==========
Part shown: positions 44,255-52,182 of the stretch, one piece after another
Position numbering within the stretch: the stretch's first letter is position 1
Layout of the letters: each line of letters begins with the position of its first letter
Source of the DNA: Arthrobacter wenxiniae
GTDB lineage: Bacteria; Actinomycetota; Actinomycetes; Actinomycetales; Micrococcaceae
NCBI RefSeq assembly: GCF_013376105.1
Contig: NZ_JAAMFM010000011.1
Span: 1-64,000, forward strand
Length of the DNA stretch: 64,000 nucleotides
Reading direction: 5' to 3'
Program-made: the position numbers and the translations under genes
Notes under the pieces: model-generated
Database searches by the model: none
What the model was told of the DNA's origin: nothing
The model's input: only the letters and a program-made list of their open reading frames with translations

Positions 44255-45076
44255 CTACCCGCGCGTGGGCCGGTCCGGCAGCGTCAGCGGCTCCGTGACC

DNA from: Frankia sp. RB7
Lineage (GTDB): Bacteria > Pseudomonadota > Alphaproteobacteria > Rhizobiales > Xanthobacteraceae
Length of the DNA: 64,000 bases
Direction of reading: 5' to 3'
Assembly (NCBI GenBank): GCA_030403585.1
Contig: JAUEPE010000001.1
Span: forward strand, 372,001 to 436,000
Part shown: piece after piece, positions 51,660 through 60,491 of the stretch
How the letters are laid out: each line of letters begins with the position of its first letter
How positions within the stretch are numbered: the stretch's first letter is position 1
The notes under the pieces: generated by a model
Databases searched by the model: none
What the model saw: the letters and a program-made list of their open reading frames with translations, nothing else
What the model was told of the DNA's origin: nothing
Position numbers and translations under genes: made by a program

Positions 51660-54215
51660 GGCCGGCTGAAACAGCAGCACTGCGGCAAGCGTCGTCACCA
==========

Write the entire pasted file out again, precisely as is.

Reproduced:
Part shown: positions 44,255-52,182 of the stretch, one piece after another
Position numbering within the stretch: the stretch's first letter is position 1
Layout of the letters: each line of letters begins with the position of its first letter
Source of the DNA: Arthrobacter wenxiniae
GTDB lineage: Bacteria; Actinomycetota; Actinomycetes; Actinomycetales; Micrococcaceae
NCBI RefSeq assembly: GCF_013376105.1
Contig: NZ_JAAMFM010000011.1
Span: 1-64,000, forward strand
Length of the DNA stretch: 64,000 nucleotides
Reading direction: 5' to 3'
Program-made: the position numbers and the translations under genes
Notes under the pieces: model-generated
Database searches by the model: none
What the model was told of the DNA's origin: nothing
The model's input: only the letters and a program-made list of their open reading frames with translations

Positions 44255-45076
44255 CTACCCGCGCGTGGGCCGGTCCGGCAGCGTCAGCGGCTCCGTGACC

DNA from: Frankia sp. RB7
Lineage (GTDB): Bacteria > Pseudomonadota > Alphaproteobacteria > Rhizobiales > Xanthobacteraceae
Length of the DNA: 64,000 bases
Direction of reading: 5' to 3'
Assembly (NCBI GenBank): GCA_030403585.1
Contig: JAUEPE010000001.1
Span: forward strand, 372,001 to 436,000
Part shown: piece after piece, positions 51,660 through 60,491 of the stretch
How the letters are laid out: each line of letters begins with the position of its first letter
How positions within the stretch are numbered: the stretch's first letter is position 1
The notes under the pieces: generated by a model
Databases searched by the model: none
What the model saw: the letters and a program-made list of their open reading frames with translations, nothing else
What the model was told of the DNA's origin: nothing
Position numbers and translations under genes: made by a program

Positions 51660-54215
51660 GGCCGGCTGAAACAGCAGCACTGCGGCAAGCGTCGTCACCA